General recommendations

When taking pictures, it is important to keep in mind that a good image is not necessarily of the quality required for publication in an exhibition catalogue. The importance of the identity picture is to allow for the proper identification of the object, aesthetics are less important than “readability” in this case. The following information is taken from the guidelines of the French Central Office for the Fight against Illicit Traffic in Cultural Goods (OCBC).

Technical details

  • Ensure that the picture is not fuzzy.
  • The shooting can be performed with traditional or digital techniques.
  • When using digital photography, use the highest practical resolution and store images in an uncompressed format whenever possible. For digital photos, a minimal 300dpi is recommended.
  • Whenever possible, the picture should be in colour.
  • Keep a log of all photographs made. It should contain the list of the objects photographed, the equipment used, technical details of the shooting and name of the photographer.
  • Metadata should also be recorded in the digital image file, and if possible visible on the image itself.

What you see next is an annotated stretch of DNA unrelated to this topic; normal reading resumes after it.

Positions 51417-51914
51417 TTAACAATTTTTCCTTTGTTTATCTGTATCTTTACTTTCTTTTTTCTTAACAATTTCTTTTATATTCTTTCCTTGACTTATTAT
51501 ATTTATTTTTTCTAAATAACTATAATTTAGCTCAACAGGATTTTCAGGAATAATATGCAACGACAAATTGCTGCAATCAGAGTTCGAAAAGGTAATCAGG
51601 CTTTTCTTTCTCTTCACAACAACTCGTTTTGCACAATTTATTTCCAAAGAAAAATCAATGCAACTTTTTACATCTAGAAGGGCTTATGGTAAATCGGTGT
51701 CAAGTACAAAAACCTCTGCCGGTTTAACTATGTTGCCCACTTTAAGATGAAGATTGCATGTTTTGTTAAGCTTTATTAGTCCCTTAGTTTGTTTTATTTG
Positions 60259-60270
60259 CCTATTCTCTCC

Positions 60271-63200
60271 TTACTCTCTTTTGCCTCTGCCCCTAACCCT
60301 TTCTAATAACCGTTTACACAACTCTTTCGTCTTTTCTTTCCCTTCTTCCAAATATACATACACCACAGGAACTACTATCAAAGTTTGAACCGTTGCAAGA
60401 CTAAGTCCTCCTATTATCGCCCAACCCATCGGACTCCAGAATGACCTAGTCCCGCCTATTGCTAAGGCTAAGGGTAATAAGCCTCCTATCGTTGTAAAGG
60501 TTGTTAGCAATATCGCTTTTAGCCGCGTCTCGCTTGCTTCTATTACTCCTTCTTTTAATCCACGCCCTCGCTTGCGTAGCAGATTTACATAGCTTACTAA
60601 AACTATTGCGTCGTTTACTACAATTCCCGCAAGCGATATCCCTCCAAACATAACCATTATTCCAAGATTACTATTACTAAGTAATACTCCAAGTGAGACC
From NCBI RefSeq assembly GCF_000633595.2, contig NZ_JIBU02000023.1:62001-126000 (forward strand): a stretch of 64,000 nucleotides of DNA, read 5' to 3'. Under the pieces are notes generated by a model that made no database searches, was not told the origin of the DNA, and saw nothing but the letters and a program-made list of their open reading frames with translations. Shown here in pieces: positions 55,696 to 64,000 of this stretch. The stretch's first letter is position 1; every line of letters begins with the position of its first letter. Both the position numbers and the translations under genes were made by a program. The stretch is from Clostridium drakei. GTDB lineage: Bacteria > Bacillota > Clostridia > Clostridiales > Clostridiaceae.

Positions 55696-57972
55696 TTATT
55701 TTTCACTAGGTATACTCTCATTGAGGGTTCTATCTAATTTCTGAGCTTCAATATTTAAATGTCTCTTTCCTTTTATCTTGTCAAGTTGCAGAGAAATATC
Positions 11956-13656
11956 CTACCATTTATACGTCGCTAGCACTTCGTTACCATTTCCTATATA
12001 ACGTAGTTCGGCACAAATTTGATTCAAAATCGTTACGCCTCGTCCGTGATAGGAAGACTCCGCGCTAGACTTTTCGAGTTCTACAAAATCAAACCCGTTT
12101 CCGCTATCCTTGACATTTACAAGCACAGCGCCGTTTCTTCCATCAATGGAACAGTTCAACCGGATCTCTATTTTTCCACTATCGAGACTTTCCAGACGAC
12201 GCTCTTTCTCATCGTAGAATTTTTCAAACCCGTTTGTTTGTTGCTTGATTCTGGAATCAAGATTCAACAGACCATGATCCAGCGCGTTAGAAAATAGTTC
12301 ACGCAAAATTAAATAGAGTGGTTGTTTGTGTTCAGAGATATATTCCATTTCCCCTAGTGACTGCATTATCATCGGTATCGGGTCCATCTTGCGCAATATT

The following should be visible on the image

  • A ruler or scale to evaluate the size of the object. The ruler or scale should always be on the same plane as the object.
  • A colour chart for reading the colour of the object, through a comparison to an objective colour reference. Light variations when taking the picture may alter the original object’s colour and therefore mislead the observer reading the image.
  • The inventory number of the object, clearly legible.
  • The name of the photographer and the date of the shooting.
  • The name of the institution.

Object composition

  • Avoid shadows from labels and other elements encroaching on the space of the object. Rulers and colour-charts are allowed, but must be situated in such a way that they may be cropped out if necessary.
  • The full shape and all the contours of each object should be clearly visible. The edge of prints, drawings and tables should be clearly visible.
  • Wherever possible, two-dimensional objects, paintings, prints, coins, etc., should be photographed from a 90º angle, without distortions, and from the centre of the object.